It’s like the company-that-shall-not-be-named… it’s very utterance puffs cheeks and turns faces red.

The “C” word… is NOT for use in civil conversation.

Consistently ranked one of the most hated companies in America (Google “Comcast worst company America” and you’ll get 278,000 results, but hey! Great news for Comcast, according to Consumerist, they’re no longer the absolute worst of the worst.) They’re famous for disappointing customers.

That’s probably too mild, huh? It’s probably the wrong “F” word for most people.

Or is it?

Truth is, Comcast has millions of customers, and we only hear a select few stories of outrage. The customer/rage ratio is likely low, but when we hear about their disappointing customer service, boy, do we hear about it.

That’s your first lesson.

Squeaky wheels demand grease, and when they don’t get greased, they squeak louder and louder and louder. Social media has provided them an amplifier of unprecedented volume and duration. Stories of poor customer service last forever.

You want to trigger a social media explosion? Disappoint a customer. In a 2013 study, Accenture found angry customers cost companies $5.9 trillion dollars. That’s $5,900,000,000,000!

Bottom line: poor customer service hurts your bottom line.

The Second Lesson.

Happy customers are, by and large, content customers… meaning, they’re not anywhere near as likely to leave reviews as “F” word customers.

This is just as true for your company as it is Comcast, though not to such a large degree.

Do you have a process in place for (a) asking for reviews, and (b) making it easy for your customers to leave you reviews? Ryan and Dee on our team have been working on just such a system, and we’ve been discussing it with a small number of our clients before rolling it out to all them. We’re very excited.

How can you reduce the friction between your customer and a good/great/ breathtakingly awesome review?

The Third—and most important—Lesson.

Why was our experience with Comcast so good?

We had paid to upgrade our Internet. Our business does, on average, a dozen video conferences each week, and it’s a necessary expense for us to have a huge, heaping pile of bandwidth to push and pull those audio and video signals in their best possible resolution. It’s a currency of our credibility.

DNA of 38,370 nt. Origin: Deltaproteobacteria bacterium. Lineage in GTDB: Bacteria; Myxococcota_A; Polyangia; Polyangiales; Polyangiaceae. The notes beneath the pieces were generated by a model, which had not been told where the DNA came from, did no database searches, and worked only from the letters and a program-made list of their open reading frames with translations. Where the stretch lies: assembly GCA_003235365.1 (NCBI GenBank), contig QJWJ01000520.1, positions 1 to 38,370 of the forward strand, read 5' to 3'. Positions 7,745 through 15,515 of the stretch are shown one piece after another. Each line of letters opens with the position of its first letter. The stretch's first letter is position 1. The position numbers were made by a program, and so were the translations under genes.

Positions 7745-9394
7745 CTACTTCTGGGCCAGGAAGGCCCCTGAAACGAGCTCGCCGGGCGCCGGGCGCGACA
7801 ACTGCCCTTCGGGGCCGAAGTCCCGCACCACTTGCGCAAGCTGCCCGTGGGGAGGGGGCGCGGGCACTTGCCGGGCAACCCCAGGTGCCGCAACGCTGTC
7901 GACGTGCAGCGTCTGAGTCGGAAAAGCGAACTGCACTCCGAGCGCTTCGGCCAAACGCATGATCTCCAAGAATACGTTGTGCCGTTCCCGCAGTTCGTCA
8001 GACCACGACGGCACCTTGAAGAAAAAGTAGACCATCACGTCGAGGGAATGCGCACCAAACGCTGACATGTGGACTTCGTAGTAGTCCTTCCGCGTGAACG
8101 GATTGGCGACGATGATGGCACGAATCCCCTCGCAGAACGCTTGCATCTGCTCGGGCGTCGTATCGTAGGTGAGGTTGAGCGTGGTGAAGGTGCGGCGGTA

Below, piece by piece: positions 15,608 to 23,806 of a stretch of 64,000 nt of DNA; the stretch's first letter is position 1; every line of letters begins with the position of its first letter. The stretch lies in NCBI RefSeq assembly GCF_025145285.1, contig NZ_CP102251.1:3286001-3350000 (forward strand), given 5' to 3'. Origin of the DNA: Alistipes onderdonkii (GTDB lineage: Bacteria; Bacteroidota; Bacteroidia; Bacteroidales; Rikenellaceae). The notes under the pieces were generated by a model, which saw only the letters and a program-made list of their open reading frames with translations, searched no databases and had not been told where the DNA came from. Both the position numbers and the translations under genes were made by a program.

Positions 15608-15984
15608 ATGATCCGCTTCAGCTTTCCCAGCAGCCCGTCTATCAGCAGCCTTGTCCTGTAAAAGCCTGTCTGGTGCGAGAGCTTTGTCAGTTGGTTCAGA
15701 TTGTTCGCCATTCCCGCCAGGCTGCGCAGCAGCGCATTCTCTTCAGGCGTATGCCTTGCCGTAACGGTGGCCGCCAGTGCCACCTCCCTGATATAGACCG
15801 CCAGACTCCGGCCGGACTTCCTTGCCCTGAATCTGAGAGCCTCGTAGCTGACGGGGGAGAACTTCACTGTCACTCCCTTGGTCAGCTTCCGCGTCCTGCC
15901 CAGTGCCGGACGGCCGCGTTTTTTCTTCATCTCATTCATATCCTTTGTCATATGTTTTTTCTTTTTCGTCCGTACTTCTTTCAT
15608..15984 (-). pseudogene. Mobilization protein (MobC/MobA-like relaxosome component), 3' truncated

Without getting too technical, we were getting “okay fast” Internet {100 Mbps down / 20 up), but (thanks to new competition) they were offering “paisley speed” Internet (250 Mbps down/40 up), and it was perfect for us.

We called Comcast service, and the technician came to our home, and it soon became clear it wasn’t a simple process for him. Something was wrong.

What happened over the next two hours was the lesson.

Our problem… became *his* problem.

He was more frustrated than us. He owned that problem, and he did not quit until he had found a solution. This required him to test and try (as I said) a couple hours worth of solutions. He tested every link in the chain, and he stayed until he could look us in the eye and assure us he’d fixed what needed fixed.

It involved poor wiring outside our home and a bad modem inside our home.

He did so without complaint; he did so with Sherlock-Game-Is-Afoot enthusiasm.

Wasn’t he just doing his job?

Sure. You could certainly say that with truth… and leave it at that…

But Comcast is (in)famous for not “just doing their job”, aren’t they? They pass more bucks than a Johnson County, Illinois deer processing stand. And that’s one of my problems:

There is no they. Comcast is a company of mostly hard-working, diligent, caring people, just like your company.

One of those people came to our home and made our problem his problem.

That sense of ownership – him not saying “Well, you’re going to need to talk to someone else at Comcast,” or some such thing – is what I took away from our experience with his company.

Do your employees own their customers’ problems?

Do they do so without complaint?

Do they attack those problems with Sherlock-The-Game-Is-Afoot curiosity, intensity, and relentlessness?

Do you reward them for doing so?

See… I think that might be Comcast’s problem… or one of them…

Did I leave them a review?

Nope. They never asked me. (See also: The Second Lesson)

Hopefully one day, Comcast will ask us about The First Order of Business.